It reads like a script from an episode of "I Love 1992!"
Headlines screaming "tax the rich", and Labour leaders squirming over precisely what income level qualifies someone as well off - £60,000 a year? £50,000? Less?
And then only hours later the embarrassed culprit attempting to dig himself back out of the tax hole.
The Tories, meanwhile, are having a grand old time warning of Labour's disastrous tax and spend policies which would drive talent and enterprise out of the UK while hammering the middle classes into penury.
But the nation has not been pitched into some Star Trek-like bending of the time-space continuum.
Peter Hain is the first minister to call for such a tax shake-up
This is still 2003.
It is simply that all the old arguments that snatched defeat from the jaws of election victory for Neil Kinnock in 1992 have resurfaced as a result of remarks by Commons Leader Peter Hain.
For him to claim that he is simply thinking long-term and wants an adult debate is missing the point.
After the 1992 disaster, which saw then shadow chancellor John Smith proposing a similar tax hike through national insurance, New Labour made a solemn pledge never to mention the words "tax rises" ever again unless preceded by the phrase "there will be no".
As Gordon Brown has amply demonstrated, this did not mean a Labour government would not actually increase taxes, simply that they wouldn't talk about it before hand.
A debate is precisely what the party did not want because it handed its enemies a golden opportunity to rip its half-baked policies to shreds long before they were fully-baked while, at the same time, scaring the Y-fronts off middle England.
Chances of having an adult debate were about as likely as finding a nuclear bomb in Iraq any day now.
This may all sound perfectly reasonable, even equitable, but is it good politics?
So, has Peter Hain completely lost his marbles or was there a cunning plan behind all this?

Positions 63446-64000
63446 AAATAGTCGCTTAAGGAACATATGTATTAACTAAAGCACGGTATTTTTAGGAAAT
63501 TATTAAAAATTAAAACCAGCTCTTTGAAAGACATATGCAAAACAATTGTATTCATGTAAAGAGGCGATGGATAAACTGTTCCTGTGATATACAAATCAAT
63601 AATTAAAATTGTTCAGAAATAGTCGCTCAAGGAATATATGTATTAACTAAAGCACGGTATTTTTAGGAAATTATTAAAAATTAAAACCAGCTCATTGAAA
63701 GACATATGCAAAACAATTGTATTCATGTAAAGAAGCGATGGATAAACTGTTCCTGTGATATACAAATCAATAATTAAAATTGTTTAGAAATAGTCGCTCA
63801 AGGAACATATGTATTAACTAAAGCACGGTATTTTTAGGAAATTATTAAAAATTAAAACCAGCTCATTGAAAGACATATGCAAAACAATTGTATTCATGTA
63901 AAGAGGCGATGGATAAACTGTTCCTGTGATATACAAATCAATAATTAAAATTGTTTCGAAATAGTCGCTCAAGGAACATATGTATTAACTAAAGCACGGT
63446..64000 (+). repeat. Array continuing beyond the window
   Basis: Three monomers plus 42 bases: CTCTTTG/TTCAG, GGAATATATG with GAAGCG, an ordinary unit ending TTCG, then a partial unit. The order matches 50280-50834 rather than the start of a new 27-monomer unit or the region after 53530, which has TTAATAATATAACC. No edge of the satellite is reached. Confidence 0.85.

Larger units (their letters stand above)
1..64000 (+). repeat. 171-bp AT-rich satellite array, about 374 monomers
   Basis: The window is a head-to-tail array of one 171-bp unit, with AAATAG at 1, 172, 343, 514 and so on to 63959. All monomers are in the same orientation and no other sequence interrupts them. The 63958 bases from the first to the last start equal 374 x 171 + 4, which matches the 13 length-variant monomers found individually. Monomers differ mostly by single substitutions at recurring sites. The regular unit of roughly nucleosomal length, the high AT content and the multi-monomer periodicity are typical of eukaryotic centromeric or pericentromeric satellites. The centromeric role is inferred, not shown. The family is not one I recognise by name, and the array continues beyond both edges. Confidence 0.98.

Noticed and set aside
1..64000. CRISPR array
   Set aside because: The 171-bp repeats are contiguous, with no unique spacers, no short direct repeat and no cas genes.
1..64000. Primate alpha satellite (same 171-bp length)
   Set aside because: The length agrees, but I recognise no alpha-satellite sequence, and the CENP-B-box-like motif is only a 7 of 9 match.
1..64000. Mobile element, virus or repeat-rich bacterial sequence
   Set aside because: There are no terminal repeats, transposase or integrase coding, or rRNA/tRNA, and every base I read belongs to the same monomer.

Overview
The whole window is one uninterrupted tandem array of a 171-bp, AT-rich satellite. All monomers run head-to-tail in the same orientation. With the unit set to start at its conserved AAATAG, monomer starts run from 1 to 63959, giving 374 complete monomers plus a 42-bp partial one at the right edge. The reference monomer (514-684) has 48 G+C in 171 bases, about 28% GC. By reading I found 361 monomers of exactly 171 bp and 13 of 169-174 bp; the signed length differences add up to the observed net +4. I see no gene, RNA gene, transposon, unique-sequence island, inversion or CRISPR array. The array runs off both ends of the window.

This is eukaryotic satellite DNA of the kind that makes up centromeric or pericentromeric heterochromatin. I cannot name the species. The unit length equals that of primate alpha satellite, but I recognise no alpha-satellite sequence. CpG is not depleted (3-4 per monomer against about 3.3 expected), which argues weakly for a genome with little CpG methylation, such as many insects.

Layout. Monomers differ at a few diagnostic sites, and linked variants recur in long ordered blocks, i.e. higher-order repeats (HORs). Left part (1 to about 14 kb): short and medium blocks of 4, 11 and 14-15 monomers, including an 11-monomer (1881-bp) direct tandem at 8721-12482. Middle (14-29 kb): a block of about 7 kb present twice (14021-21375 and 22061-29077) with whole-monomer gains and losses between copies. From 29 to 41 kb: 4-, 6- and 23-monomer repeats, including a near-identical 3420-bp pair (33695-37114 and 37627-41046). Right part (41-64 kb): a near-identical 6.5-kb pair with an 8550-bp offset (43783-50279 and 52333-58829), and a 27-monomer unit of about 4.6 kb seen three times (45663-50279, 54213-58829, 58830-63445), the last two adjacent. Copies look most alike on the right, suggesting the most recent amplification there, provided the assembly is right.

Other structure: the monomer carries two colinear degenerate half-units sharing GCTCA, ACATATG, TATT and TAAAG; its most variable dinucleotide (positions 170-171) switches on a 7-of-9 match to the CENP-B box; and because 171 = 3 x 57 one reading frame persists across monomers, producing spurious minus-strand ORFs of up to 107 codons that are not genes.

The big trick for Labour between now and the next general election is to shore up its traditional, Old Labour vote, while still hanging on to the middle class waverers who drove it to power in 1997.
For too many years, the government has been accused of taking its core vote for granted and ignoring its demands and aspirations.
Suggestions that the tax system should be reformed to take the likes of policemen and teachers out of the top, 40% tax band should appeal to the less well off while not scaring the better paid.
And in any case, the past tax rises appear to have shown that there has been a change of heart in middle England.
Those high earners who regularly tell pollsters they would be happy to pay more taxes for improved services may actually mean it this time.
The problem is, does the government really want to test this theory to destruction - its own destruction if its not careful? The downside is precisely the same as it was in 1992.
The taxman takes up more of our time
There has to be a trade off. Someone has to pay more and, according to Mr Hain, that should be those on the very highest incomes. So here we go again - what constitutes high?
This may all sound perfectly reasonable, even equitable, but it is good politics?
It may well be that Mr Hain and the prime minister believe that this time, given an altruistic following wind from the middle classes, they can win the argument.
And, by the way, many will believe it is unthinkable Tony Blair did not know precisely what Mr Hain was going to say even if he wasn't the driving force himself.
And if it was a case of Mr Hain going out on a limb, he is skating on very thin ice, particularly for someone spoken of as a future leadership candidate.
It certainly seems that a furious Tony Blair ordered him to cut the controversial part of his speech and tone down his remarks. But the damage had already been done by sparking the debate and reviving all the old 1980s spectres.
But there is another problem. Whatever the truth of who knew what when, this looks like another calculated attempt to get up Gordon Brown's cautious and prudent nostrils.
The Treasury has been taken completely by surprise on this one and is livid.
So once again, this row will be seen through the prism of the relationship between the prime minister and the chancellor.
The fact that it comes only a day after Mr Brown abandoned his new-found enthusiasm for the euro and reverted to his traditional language will only intensify speculation that the Downing Street Revengers Tragedy is reaching boiling point.
No matter which way up you hold this one, it still has the word "Doh!" written all over it.